Maybe the chancellor has noticed that the Carringtons are back on TV and Joan Collins has the broadest shoulders of all. Or maybe the chancellor’s vision of the City of London is of sweating, muscular bodies hewing glistening lodes of gold from a mine deep below Threadneedle Street.  Harold Wilson’s “gnomes of Zurich”, but with broad shoulders.

Related reading:

Robert Peston: A bonus super-tax BBC

UK pre-Budget report 2009 FT

Westminster blog FT

Money Supply blog FT

Banquo is still an active investor so will declare his financial interest where appropriate in any blog post.

And another thing… (on bonuses).  One of the skews in the compensation schemes at large institutions with shared bonus “pools” is that those who do well when the firm as a whole does badly are paid poorly compared to those who do well when the whole firm also does well.

Why does this matter?  Because it encourages group behaviour.  If your institution lost big being long dotcom stocks in 2000, whilst personally you had a great year being short, you would have had the satisfaction of being right whilst all around you were wrong,  but not the satisfaction of spending a big bonus cheque.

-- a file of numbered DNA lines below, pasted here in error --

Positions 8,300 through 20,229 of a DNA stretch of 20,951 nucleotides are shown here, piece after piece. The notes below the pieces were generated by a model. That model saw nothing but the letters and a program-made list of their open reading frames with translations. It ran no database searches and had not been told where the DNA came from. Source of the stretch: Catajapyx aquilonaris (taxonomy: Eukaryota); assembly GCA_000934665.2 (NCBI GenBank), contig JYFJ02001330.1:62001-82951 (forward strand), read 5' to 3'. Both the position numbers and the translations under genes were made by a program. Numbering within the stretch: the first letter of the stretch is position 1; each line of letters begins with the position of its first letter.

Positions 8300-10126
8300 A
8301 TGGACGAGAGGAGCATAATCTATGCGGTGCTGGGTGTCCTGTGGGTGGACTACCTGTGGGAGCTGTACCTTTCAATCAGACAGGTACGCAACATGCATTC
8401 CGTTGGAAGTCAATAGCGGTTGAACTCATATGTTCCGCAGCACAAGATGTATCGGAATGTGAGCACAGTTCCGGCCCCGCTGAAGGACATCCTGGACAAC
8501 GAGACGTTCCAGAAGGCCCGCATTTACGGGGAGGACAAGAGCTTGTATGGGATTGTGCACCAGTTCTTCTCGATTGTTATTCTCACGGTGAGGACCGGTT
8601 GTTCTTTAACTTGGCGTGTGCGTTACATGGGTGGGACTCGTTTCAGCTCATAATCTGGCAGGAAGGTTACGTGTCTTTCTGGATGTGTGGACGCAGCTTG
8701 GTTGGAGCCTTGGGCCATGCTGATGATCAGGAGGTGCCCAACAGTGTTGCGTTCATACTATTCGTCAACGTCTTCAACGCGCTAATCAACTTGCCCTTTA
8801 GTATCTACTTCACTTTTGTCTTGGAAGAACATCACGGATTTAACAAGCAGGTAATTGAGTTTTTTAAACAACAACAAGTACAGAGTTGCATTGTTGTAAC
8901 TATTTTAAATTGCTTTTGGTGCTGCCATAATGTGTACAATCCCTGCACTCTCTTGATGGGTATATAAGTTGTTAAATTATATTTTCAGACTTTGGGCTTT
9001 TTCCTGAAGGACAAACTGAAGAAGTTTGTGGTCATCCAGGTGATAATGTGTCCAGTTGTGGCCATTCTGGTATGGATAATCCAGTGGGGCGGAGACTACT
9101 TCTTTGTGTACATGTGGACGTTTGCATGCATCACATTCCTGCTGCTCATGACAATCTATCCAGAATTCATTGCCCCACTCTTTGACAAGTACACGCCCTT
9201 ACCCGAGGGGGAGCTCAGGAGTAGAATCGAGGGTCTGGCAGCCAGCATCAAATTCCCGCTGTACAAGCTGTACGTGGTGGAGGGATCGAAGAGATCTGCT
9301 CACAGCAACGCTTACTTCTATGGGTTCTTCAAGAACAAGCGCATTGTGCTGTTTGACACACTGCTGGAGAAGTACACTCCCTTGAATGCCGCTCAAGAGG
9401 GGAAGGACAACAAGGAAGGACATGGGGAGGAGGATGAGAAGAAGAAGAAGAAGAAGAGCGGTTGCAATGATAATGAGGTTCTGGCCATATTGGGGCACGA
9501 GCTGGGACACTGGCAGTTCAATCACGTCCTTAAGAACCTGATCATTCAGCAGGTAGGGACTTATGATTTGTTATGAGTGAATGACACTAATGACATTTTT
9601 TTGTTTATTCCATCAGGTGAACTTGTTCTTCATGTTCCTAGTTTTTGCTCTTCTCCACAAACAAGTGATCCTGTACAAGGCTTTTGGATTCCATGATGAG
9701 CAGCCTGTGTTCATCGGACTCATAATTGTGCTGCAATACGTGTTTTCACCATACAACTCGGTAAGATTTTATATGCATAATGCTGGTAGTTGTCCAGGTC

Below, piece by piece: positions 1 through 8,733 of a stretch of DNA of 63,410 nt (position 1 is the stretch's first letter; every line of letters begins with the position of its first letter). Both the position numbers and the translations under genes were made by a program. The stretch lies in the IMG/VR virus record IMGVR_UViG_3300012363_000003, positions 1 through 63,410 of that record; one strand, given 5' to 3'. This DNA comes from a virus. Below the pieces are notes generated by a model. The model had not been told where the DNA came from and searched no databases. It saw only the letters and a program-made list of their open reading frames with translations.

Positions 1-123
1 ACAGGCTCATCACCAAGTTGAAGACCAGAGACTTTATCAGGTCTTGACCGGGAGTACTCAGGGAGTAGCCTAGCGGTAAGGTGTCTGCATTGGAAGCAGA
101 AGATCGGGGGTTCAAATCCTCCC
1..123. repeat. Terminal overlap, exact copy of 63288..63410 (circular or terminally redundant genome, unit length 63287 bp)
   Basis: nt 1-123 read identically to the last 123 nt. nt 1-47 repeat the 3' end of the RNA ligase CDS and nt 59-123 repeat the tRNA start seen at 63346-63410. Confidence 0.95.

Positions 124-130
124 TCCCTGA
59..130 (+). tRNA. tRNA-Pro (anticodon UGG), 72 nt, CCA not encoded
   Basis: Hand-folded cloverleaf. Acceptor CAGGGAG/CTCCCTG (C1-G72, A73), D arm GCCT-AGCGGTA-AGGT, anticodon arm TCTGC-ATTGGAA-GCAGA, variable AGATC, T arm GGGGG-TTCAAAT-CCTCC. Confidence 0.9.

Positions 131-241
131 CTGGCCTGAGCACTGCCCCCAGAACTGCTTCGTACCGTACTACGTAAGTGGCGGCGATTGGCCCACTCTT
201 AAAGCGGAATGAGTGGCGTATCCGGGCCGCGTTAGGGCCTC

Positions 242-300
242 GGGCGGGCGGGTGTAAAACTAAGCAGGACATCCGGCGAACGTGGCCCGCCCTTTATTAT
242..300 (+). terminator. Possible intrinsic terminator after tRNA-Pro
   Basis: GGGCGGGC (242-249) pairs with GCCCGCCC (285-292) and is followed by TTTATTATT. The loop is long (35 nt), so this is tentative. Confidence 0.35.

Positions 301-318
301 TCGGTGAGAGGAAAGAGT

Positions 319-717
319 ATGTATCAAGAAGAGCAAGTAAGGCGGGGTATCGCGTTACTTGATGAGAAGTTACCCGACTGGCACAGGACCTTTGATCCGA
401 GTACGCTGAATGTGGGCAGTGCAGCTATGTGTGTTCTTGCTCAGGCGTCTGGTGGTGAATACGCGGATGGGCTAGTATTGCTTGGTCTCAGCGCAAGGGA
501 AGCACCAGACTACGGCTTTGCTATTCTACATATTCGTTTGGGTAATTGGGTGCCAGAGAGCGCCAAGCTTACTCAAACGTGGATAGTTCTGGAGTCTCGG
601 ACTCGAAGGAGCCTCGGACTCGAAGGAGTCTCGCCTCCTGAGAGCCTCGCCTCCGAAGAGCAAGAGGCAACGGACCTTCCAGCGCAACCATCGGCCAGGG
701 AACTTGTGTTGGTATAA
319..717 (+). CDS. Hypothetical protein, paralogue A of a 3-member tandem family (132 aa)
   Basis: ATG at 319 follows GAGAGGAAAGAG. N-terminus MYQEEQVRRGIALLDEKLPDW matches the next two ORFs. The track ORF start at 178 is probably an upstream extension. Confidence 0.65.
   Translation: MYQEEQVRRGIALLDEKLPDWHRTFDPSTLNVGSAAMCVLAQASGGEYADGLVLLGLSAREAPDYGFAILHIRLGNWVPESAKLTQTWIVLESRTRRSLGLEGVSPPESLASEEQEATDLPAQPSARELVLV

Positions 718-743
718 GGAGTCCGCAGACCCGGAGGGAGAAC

So what would you have done? Resign to set up your own hedge fund, or stay loyal and make a mental note that next time you see a bandwagon rolling you’ll jump on board? And we’re surprised at herd behaviour!

Related reading:

London fights for its future FT

Beyond the financial crisis FT

Banquo is still an active investor so will declare his financial interest where appropriate in any blog post.

Banquo

This blog is no longer updated but it remains open as an archive.

Banquo has spent more than 20 years in investment banking and the hedge fund industry, splitting his time between London, New York and Geneva.

Why is Banquo anonymous? Because he operates at a senior level across the financial markets, advising and investing, buying and selling, hiring and firing. He's still in the game but if he has a relevant financial interest in the subject of his posts, you'll know about it. Being anonymous keeps things simple. Banquo will never betray a confidence although he is privy to many.